The University of Winchester is awarded Gold Standard, ‘Certificate of Achievement’ for their Food Allergy Awareness program
The University of Winchester has always adopted a proactive approach when providing for their students, staff and visitors. This has won them several awards over the years especially in relation to their sustainability policies. When the NEW food allergy labelling regulations were about to come into force, David Morton, Catering Manager at the University decided to be a trail blazer and set the standard for other Universities to follow. The aim was to provide an inclusive policy for students with special dietary requirements to ensure they felt safe in their environment and guaranteeing they always have a choice.
In conjunction with the Food Allergy Training Consultancy the University has adapted its menus, reviewed and trained all food handlers to CIEH, Level 2 Food Allergy Aware certification standard. Because of this the Food Allergy Training Consultancy has awarded the University of Winchester a Gold Standard ‘Certificate of Achievement’ By investing in their staff and resources the University ensures they can provide not only a safe meal, but a positive dining experience for the food allergy, food intolerant and coeliac customer.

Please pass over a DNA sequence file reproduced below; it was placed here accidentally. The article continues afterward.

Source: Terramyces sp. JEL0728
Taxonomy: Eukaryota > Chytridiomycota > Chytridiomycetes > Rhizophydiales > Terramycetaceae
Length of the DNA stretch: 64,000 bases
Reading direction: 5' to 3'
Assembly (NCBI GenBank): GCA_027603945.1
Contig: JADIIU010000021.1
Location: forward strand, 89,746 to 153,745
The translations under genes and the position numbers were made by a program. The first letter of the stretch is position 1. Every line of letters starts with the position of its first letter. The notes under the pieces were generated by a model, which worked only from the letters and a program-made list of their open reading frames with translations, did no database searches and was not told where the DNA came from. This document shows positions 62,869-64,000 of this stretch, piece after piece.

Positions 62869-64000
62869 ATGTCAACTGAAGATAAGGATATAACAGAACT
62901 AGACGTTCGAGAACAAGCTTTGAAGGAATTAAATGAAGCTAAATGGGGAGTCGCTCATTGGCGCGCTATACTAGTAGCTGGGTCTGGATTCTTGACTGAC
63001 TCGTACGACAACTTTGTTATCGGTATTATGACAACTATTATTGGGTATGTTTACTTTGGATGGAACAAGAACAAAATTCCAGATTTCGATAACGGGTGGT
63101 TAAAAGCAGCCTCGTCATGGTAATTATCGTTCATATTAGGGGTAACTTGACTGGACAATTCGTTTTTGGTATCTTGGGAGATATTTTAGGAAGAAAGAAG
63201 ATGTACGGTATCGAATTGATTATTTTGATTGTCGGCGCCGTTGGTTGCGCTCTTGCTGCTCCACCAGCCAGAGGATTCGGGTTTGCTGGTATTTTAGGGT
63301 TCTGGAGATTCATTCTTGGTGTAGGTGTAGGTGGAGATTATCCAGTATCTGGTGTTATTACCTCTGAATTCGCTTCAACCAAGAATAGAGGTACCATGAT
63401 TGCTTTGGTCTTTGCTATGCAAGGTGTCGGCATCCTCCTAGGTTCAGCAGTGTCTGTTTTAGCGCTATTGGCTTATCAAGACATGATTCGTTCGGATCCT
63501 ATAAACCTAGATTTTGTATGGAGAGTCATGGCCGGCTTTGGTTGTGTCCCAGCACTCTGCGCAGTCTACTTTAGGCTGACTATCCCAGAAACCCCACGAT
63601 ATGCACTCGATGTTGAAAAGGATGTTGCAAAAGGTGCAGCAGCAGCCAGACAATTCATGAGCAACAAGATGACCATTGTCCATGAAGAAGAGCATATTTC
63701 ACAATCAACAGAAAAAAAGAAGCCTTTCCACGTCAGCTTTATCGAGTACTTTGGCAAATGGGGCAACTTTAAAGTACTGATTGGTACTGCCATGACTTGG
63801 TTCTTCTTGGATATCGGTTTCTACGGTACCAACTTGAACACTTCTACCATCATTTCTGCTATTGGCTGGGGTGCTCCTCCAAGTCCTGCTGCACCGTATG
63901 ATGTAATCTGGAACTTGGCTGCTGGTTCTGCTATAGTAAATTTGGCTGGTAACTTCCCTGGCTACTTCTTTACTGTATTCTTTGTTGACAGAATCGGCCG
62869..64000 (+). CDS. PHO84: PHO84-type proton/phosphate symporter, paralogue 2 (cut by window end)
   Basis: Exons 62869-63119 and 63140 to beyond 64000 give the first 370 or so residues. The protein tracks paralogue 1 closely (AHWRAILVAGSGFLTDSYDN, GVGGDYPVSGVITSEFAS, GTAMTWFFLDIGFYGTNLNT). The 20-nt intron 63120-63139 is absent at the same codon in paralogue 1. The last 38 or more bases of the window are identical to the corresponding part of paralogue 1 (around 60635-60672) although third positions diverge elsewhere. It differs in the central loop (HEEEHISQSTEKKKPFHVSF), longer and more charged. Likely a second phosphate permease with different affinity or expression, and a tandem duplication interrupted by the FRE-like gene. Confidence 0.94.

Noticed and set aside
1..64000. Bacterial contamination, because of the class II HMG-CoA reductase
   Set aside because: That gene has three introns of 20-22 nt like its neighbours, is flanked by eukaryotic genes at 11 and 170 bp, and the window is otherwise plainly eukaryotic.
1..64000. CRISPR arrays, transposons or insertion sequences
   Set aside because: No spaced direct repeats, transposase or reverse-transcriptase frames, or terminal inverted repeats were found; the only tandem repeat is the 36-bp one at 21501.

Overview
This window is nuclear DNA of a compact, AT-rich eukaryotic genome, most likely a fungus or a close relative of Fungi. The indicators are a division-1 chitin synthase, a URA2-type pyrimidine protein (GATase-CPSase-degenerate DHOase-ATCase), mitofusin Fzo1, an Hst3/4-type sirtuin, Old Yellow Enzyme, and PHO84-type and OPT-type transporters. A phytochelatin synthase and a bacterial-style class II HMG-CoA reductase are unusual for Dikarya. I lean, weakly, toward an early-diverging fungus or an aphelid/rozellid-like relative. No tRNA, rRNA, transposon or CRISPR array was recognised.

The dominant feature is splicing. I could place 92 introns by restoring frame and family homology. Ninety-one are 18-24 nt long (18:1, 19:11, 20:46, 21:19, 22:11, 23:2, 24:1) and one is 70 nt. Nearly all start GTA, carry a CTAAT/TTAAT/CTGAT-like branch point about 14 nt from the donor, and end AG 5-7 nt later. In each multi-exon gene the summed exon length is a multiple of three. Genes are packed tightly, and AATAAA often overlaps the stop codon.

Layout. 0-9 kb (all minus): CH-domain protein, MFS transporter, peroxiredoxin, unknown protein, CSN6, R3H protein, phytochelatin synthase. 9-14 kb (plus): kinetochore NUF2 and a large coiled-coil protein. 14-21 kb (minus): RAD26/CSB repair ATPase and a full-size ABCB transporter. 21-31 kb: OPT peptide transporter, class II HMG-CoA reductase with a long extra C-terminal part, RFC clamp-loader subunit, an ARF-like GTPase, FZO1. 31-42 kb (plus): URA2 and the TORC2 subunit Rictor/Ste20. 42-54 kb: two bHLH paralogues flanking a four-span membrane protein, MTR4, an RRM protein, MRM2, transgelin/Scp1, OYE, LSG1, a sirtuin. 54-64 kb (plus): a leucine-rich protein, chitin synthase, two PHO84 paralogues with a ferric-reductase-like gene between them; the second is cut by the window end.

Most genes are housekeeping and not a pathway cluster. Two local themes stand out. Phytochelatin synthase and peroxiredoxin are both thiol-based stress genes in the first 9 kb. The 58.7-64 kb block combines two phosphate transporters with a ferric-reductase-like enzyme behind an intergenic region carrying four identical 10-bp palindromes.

The University actively promotes their allergen policy at student open days, events and on their website including a dedicated email address to contact the catering team with any requests and concerns they may have. For the last two years the University has also supported the Anaphylaxis Campaign on their Orange Wig Day to actively highlight the issues of severe allergic reactions.
David Morton Catering Manager at the University stated
“The University of Winchester catering team have always taken its role in food service seriously; whether it is ensuring that we only use ethical, meat in our recipes, support local suppliers and producers in sustainable practices or providing a diverse choice for those from different cultural and religious backgrounds.
At the outset we wrongly believed, like most caterers that we had a good knowledge and understanding of the main allergens. However, it became clear that we had just touched the surface; literally. When we learnt about potential cross contamination through deep fat fryers, clothing and incorrect storage methods, not to mention obscure allergens such as sulphur dioxide or lupin, we knew it was crucially important to get it right every time.